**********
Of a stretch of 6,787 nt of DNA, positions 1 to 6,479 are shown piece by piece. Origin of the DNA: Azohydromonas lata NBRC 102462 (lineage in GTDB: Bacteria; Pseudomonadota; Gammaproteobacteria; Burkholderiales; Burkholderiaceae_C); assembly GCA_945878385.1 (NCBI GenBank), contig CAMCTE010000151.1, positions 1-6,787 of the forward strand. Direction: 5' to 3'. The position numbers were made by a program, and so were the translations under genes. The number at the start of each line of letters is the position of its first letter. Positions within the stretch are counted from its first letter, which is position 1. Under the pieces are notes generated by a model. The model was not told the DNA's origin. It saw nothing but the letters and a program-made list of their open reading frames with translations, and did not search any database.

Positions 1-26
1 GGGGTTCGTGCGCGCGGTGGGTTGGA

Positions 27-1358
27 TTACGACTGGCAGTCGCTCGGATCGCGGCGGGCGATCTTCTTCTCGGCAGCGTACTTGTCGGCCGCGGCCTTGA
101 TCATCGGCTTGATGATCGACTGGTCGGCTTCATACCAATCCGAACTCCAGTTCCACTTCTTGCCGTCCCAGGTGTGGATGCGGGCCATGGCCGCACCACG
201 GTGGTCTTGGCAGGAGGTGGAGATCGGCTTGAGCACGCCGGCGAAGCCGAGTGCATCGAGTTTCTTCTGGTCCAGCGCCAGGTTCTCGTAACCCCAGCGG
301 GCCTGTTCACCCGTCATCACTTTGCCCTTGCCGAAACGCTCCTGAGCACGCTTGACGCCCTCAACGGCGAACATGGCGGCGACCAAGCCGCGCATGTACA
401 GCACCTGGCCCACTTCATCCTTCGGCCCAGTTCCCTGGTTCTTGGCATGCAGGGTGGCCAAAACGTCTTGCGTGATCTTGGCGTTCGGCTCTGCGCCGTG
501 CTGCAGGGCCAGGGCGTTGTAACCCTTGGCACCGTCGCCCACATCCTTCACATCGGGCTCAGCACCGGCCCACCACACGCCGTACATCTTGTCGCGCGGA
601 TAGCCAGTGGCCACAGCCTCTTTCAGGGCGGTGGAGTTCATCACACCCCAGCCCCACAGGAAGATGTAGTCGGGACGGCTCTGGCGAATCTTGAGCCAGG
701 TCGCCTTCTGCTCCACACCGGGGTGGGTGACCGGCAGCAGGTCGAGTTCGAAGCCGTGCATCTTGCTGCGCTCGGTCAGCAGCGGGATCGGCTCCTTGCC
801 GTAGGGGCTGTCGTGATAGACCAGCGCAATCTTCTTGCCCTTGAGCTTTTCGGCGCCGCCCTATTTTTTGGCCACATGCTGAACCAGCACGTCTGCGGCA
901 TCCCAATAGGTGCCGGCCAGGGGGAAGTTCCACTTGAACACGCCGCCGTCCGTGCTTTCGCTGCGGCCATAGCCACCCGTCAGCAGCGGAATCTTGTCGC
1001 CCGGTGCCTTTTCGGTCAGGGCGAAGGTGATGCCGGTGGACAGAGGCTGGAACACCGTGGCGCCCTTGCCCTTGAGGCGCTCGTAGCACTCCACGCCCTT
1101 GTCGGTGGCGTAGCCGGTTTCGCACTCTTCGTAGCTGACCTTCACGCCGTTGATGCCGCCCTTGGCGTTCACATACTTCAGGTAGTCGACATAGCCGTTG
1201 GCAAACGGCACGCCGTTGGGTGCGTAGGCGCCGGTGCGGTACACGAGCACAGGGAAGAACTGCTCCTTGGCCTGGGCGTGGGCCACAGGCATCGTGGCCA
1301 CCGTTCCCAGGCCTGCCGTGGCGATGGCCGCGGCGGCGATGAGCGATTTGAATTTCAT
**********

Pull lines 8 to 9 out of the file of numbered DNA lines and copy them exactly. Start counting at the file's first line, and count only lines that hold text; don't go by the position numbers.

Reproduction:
301 GCCTGTTCACCCGTCATCACTTTGCCCTTGCCGAAACGCTCCTGAGCACGCTTGACGCCCTCAACGGCGAACATGGCGGCGACCAAGCCGCGCATGTACA
401 GCACCTGGCCCACTTCATCCTTCGGCCCAGTTCCCTGGTTCTTGGCATGCAGGGTGGCCAAAACGTCTTGCGTGATCTTGGCGTTCGGCTCTGCGCCGTG